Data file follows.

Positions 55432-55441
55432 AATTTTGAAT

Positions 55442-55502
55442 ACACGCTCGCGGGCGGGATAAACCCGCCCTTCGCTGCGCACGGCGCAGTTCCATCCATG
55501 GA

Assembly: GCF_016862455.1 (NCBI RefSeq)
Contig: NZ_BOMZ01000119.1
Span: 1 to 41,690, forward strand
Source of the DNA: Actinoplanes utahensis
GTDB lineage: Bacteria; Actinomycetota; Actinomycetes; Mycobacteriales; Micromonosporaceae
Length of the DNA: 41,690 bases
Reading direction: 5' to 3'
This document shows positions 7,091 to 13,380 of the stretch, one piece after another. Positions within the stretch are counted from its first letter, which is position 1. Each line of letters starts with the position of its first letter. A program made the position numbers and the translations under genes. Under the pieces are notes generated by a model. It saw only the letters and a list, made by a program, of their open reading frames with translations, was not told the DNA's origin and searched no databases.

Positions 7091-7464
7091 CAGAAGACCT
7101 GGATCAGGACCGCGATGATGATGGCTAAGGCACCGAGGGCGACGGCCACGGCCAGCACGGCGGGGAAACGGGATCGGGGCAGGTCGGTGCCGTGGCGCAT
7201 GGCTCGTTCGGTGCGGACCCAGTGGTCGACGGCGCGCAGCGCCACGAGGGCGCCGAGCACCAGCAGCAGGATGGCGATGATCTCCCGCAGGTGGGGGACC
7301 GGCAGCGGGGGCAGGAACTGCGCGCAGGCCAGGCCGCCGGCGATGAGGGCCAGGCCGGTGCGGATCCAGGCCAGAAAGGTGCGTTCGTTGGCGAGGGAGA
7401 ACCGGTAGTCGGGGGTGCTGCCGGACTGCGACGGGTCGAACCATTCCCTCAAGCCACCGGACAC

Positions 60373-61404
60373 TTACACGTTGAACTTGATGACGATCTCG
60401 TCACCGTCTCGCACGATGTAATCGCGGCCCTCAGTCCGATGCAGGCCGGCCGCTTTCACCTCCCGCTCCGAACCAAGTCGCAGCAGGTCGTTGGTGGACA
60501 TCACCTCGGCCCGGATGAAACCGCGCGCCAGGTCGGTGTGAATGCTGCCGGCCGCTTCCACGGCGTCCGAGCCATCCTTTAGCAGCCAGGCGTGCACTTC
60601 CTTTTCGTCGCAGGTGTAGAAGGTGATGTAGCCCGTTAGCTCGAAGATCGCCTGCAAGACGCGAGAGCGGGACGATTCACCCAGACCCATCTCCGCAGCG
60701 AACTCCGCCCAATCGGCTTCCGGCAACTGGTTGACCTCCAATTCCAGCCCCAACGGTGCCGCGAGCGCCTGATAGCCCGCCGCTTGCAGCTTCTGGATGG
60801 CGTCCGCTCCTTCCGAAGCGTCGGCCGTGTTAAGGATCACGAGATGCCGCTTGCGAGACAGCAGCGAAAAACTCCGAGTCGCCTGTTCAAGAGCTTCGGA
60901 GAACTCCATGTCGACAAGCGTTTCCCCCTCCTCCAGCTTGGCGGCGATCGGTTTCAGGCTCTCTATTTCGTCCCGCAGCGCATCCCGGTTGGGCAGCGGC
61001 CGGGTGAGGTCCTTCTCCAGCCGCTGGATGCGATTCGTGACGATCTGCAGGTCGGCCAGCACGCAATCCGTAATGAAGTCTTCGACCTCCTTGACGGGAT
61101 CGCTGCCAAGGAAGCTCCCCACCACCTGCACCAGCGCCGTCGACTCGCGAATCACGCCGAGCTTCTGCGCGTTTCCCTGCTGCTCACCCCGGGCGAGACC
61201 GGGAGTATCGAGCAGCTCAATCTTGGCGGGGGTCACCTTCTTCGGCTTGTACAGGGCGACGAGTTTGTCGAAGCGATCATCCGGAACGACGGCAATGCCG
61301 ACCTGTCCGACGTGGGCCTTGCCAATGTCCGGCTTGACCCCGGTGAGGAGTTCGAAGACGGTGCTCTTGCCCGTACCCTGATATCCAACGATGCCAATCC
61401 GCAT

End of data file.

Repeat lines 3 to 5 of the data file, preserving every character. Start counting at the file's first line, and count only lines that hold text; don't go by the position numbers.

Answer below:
Positions 55442-55502
55442 ACACGCTCGCGGGCGGGATAAACCCGCCCTTCGCTGCGCACGGCGCAGTTCCATCCATG
55501 GA